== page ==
|What shall it profit a man…? – MPK Kutty|
M P K Kutty
What shall it profit a man…? The human mind is naturally inclined to calculate what profit it will gain from its each effort, each striving and endeavour ; its manipulations and strategy planning are all aimed at one thing: maximizing profit. The investor, the farmer, the businessman, the broker, the real estate dealer, the politician, the lawyer, the writer are all planning as to what course of action will bringing him/her the maximum gain…
We are fortunate to live at a time when many Indians are making it big and getting included in the list of the world’s millionaires and billionaires. They are making it big in foreign lands like the United States and the Gulf region. Those days when our newspapers and magazines contained pathetic short stories with themes of poverty, despair and unemployment seem to be over, though we can not close our eyes to the fact that still some poverty remains in some pockets.
Indeed, what is profitable for man? What fascinates him? Money? Power? Beauty? Music? The kaleidoscopic picture of the spectrum of human desires is indeed fascinating. There are men like Oscar Wilde who wanted to drain the cup of pleasure to the very last drop. We read about it in the newspapers all the time. There was this actress who paid Rs 42 lakhs for a new hairstyle. There was this industrialist who built a 27-storeyed house for him to live in.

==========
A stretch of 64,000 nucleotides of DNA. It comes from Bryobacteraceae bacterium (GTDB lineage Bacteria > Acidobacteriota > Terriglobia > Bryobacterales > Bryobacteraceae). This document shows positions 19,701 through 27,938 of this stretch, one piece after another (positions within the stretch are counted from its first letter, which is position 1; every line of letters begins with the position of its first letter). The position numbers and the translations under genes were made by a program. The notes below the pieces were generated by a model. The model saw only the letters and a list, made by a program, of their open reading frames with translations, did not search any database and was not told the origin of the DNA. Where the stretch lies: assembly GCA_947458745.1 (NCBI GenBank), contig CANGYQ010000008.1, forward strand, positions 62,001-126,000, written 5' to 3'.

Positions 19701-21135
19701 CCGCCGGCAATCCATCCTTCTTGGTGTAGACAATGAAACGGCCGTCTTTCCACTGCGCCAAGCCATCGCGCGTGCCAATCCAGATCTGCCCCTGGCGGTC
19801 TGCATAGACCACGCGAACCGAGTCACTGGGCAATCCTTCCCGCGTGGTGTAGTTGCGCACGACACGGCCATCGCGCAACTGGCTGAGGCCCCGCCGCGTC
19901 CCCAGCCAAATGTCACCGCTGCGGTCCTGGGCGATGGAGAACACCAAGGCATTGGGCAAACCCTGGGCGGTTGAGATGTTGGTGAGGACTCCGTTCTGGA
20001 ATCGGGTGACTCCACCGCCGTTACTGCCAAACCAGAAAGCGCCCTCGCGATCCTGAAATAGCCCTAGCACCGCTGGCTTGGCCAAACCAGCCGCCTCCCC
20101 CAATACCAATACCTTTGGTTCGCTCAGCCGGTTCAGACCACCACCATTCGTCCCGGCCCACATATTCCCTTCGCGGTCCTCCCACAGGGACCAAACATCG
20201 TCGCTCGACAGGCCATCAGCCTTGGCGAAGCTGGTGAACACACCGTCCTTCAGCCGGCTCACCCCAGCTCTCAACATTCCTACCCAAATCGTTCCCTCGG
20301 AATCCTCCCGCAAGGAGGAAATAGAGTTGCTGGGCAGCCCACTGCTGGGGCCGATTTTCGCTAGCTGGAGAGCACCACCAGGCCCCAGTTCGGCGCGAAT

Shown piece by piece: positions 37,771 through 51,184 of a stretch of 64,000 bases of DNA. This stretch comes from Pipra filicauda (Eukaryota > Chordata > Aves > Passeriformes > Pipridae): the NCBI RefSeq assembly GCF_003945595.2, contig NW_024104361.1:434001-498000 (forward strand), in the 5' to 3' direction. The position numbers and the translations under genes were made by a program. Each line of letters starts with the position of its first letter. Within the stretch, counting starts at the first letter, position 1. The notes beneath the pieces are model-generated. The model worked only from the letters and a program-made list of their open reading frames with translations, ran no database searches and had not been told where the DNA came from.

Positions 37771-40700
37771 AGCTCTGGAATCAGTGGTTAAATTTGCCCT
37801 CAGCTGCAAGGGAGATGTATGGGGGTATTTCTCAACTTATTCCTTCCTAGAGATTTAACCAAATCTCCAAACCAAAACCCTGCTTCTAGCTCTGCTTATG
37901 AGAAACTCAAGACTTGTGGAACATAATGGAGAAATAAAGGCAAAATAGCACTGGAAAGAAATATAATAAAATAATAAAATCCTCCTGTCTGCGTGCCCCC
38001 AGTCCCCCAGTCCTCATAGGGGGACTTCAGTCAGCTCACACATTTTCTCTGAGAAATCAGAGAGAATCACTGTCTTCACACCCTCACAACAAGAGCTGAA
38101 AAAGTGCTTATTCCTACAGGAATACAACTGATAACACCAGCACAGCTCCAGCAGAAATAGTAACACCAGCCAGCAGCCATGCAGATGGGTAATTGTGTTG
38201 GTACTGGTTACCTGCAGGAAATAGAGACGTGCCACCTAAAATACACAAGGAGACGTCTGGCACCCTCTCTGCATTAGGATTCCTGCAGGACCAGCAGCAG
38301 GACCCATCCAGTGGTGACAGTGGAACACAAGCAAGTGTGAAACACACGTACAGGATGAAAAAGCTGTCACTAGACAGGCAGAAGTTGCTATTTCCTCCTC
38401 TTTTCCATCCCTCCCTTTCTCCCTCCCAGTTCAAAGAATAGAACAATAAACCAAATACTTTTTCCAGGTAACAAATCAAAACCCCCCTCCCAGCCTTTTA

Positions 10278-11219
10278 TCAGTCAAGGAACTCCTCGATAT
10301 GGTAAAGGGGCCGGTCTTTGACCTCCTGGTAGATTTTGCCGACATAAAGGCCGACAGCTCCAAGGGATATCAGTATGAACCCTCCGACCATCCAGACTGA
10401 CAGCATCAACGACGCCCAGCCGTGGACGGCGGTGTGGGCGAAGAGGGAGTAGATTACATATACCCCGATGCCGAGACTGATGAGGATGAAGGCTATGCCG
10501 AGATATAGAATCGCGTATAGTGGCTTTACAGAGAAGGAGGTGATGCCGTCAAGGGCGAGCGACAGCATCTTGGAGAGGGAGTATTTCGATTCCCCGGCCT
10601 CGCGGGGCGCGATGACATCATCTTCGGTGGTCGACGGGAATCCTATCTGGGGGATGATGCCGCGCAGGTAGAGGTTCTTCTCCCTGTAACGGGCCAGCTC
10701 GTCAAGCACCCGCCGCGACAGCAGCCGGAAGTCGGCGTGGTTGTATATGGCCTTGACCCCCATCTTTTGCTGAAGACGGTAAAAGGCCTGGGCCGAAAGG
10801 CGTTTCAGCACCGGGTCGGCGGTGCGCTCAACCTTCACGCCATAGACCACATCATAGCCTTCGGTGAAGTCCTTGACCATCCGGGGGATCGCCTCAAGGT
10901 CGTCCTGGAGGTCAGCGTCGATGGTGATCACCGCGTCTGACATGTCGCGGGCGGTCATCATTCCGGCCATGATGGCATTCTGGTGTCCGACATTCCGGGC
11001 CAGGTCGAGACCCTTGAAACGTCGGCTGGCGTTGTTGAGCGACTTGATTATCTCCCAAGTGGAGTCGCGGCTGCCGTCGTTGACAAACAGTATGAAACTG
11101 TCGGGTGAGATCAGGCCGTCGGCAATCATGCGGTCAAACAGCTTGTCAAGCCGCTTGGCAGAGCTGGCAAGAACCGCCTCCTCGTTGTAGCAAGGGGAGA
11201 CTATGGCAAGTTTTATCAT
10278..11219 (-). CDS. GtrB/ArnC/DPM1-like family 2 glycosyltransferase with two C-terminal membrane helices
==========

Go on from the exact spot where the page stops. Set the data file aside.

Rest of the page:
This pursuit of happiness through this earthly routes are bound to be self defeating because of the ephemeral nature of existence and the insatiable nature of the senses. ‘The eye is not satisfied with seeing nor the ear satisfied with hearing,’ This renders all efforts to secure unrestrained satisfaction of our our earthly hopes and desires futile. Again, the futility of unbridled appetites, of coveting possessions and of pride and selfish ambitions are all analysed in most of the scriptures.
As for pursuit of wealth and power, in characteristic satire, Malcolm Muggeridge, a celebrated journalist and author, says that the Devil’s offer of kingdoms of pleasure are fraudulent: it consists of only script writers, make-up girls and stage managers.